College Drinking Has Roots in Students' High School Days

From the WebMD Archives

Nov. 12, 1999 (Chicago) -- High school students who engage in binge drinking are likely to continue the behavior in college and attract new recruits, according to a panel of experts speaking here at the 127th Annual Meeting of the American Public Health Association. Although the college atmosphere traditionally promotes "hardy partying" as a rite of passage, other students would support alcohol control measures, the researchers say.

"Approximately 48% of high school students and 62% of college students report ... binge drinking in the previous year," says Mallie J. Paschall, PhD, MPH. Those who had binged in high school were likely to continue in college if they viewed it as the norm. New drinkers also were influenced by this view, as well as by new friends who drank. A binge in Paschall's study of 541 students was defined as five or more consecutive alcoholic beverages in one sitting.

"Students were less likely to binge if they felt alcohol involved health risks, if they were involved in religious activities, or if they felt that their friends disapproved," says Paschall, a health research analyst at Research Triangle Institute in North Carolina.

"We need to realize that bingeing starts before college," researcher Hugh D. Spitler, PhD, tells WebMD. "The myth that 'college corrupts' is only true for a small percentage of the population." In a survey conducted by Spitler and his colleagues in the department of public health sciences at Clemson University in Clemson, S.C., 55% of 1,488 incoming freshmen acknowledged some level of drinking.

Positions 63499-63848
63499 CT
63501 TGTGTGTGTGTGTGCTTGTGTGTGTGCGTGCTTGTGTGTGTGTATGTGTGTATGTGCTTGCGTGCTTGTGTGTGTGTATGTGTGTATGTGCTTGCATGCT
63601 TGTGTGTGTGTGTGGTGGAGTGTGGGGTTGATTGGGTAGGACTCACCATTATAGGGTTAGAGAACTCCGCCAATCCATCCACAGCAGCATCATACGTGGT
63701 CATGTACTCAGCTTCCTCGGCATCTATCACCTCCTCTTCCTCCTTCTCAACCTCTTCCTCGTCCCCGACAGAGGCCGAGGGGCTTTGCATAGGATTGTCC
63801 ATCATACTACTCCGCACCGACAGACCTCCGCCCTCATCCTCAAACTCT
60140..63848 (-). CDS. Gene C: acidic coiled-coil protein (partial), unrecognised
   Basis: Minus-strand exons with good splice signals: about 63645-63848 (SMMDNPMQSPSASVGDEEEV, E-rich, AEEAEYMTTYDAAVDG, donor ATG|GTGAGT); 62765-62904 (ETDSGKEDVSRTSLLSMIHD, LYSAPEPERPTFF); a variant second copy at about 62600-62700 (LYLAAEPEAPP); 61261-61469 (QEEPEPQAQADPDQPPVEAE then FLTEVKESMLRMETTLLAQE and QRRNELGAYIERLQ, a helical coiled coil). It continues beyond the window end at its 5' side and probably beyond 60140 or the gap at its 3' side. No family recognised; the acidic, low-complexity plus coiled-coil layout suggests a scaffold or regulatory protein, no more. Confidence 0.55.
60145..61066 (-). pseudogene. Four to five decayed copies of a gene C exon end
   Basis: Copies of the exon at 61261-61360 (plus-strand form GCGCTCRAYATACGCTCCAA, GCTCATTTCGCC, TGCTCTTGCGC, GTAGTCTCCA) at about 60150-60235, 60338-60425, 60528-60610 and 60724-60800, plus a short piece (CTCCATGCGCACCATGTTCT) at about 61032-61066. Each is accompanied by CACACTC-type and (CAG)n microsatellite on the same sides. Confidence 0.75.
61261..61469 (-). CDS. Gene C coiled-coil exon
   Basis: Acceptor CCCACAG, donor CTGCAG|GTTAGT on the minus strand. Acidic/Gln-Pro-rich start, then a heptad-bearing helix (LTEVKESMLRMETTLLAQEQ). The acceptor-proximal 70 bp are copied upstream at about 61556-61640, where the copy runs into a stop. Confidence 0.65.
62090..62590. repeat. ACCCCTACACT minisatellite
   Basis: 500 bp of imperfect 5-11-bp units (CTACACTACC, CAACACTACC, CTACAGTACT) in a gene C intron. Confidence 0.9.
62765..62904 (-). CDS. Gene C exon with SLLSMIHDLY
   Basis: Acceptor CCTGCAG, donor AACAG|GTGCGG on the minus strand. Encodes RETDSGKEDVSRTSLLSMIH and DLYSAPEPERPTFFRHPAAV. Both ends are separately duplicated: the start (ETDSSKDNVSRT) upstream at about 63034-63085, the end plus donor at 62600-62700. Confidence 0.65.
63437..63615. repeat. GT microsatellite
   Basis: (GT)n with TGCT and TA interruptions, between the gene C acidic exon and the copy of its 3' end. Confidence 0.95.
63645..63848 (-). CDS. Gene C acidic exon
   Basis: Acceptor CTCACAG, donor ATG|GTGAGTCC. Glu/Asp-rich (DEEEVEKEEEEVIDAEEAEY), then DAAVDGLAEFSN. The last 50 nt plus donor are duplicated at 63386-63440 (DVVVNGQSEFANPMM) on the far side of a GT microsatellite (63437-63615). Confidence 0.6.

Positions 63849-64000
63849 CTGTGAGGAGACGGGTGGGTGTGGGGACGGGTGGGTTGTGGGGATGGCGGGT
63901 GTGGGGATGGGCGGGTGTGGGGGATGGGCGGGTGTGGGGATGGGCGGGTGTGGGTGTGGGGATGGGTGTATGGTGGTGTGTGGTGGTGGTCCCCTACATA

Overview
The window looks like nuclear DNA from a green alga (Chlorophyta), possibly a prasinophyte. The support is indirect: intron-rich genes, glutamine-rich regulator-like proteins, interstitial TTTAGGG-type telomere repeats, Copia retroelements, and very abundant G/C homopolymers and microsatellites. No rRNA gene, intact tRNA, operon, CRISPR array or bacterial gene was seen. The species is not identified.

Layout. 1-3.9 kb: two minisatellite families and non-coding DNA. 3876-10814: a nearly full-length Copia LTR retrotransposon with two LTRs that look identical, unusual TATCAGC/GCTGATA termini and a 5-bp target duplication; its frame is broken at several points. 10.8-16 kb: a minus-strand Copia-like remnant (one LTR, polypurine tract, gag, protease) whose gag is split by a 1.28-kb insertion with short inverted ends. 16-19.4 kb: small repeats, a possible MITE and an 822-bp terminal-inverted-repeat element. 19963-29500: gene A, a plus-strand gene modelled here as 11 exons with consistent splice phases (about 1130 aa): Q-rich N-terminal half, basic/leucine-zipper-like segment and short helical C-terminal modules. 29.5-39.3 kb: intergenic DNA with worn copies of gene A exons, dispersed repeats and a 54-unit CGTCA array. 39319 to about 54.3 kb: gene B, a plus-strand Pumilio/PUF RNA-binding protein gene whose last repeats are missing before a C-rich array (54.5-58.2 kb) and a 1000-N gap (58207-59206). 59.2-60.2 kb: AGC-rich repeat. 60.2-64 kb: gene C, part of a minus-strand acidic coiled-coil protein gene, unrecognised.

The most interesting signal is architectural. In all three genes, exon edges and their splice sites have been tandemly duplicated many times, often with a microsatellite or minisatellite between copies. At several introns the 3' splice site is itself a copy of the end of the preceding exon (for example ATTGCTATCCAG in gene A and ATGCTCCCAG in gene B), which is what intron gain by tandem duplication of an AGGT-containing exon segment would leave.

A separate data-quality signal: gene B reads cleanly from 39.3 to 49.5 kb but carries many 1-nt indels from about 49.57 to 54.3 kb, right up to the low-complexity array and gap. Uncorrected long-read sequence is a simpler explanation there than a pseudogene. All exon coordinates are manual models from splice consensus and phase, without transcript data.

Among the students overall, 39% of men and 34% of women drank once a week or more, and 49% of men and 28% of women reported drinking at least five consecutive drinks. Students affiliated with a fraternity or sorority were 3 1/2 times as likely to drink, and students associated with religious organizations were about 3 1/2 less likely.

Although most college students support alcohol control policies, they underestimate the percentage of students who agree, says Linda Langford, PhD, a researcher with the Higher Education Center for Alcohol and Other Drug Problems. In a web- based survey, she and colleagues found out that 72.6% of respondents said they would support the banning of keg parties in residence halls, but they estimated that only 34% of students agreed.


An assumption of heavy drinking in college is still a barrier, says Alan Sofavi, PhD, an assistant professor of health education at State University of New York College at Cortland. In an analysis of online student newspapers, he and colleagues found 435 stories with alcohol as the main focus. Although the themes in the stories varied widely, the largest number pertained to social life, including one story whose focus was "keg etiquette" and opportunities for "getting destroyed."

"These researchers are using novel research techniques, such as web-based research, to identify cultural messages that promote college binge drinking and behaviors that put students at risk for it," moderator Manuella Adrian, MSc, tells WebMD. "As the result of their findings, we may be able to improve our strategies for addressing this health problem." Adrian is a researcher formerly associated with Health Services Research at the University of Kansas in Lawrence and the Health Promotion Center at the University of Toronto in Canada.

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